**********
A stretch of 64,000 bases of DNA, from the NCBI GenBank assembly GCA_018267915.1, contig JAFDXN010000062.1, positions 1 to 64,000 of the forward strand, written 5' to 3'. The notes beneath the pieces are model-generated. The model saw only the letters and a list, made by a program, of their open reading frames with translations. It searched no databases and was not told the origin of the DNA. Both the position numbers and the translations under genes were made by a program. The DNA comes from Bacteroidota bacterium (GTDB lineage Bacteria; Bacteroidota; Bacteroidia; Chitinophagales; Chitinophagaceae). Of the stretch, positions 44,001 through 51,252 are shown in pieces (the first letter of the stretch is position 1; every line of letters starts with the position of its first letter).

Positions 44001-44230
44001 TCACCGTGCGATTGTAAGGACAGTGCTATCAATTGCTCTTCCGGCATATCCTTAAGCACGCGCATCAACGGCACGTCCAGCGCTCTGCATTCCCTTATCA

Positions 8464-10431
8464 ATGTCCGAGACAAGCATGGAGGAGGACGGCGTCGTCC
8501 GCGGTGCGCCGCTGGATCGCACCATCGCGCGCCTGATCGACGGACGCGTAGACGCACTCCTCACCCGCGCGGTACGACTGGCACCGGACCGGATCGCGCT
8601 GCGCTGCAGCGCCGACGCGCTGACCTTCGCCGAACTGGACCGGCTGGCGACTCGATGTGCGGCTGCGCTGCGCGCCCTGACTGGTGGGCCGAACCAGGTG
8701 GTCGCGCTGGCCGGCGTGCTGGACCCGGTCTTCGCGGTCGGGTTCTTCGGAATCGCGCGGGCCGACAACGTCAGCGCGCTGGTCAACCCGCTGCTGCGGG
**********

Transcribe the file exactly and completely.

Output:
A stretch of 64,000 bases of DNA, from the NCBI GenBank assembly GCA_018267915.1, contig JAFDXN010000062.1, positions 1 to 64,000 of the forward strand, written 5' to 3'. The notes beneath the pieces are model-generated. The model saw only the letters and a list, made by a program, of their open reading frames with translations. It searched no databases and was not told the origin of the DNA. Both the position numbers and the translations under genes were made by a program. The DNA comes from Bacteroidota bacterium (GTDB lineage Bacteria; Bacteroidota; Bacteroidia; Chitinophagales; Chitinophagaceae). Of the stretch, positions 44,001 through 51,252 are shown in pieces (the first letter of the stretch is position 1; every line of letters starts with the position of its first letter).

Positions 44001-44230
44001 TCACCGTGCGATTGTAAGGACAGTGCTATCAATTGCTCTTCCGGCATATCCTTAAGCACGCGCATCAACGGCACGTCCAGCGCTCTGCATTCCCTTATCA

Positions 8464-10431
8464 ATGTCCGAGACAAGCATGGAGGAGGACGGCGTCGTCC
8501 GCGGTGCGCCGCTGGATCGCACCATCGCGCGCCTGATCGACGGACGCGTAGACGCACTCCTCACCCGCGCGGTACGACTGGCACCGGACCGGATCGCGCT
8601 GCGCTGCAGCGCCGACGCGCTGACCTTCGCCGAACTGGACCGGCTGGCGACTCGATGTGCGGCTGCGCTGCGCGCCCTGACTGGTGGGCCGAACCAGGTG
8701 GTCGCGCTGGCCGGCGTGCTGGACCCGGTCTTCGCGGTCGGGTTCTTCGGAATCGCGCGGGCCGACAACGTCAGCGCGCTGGTCAACCCGCTGCTGCGGG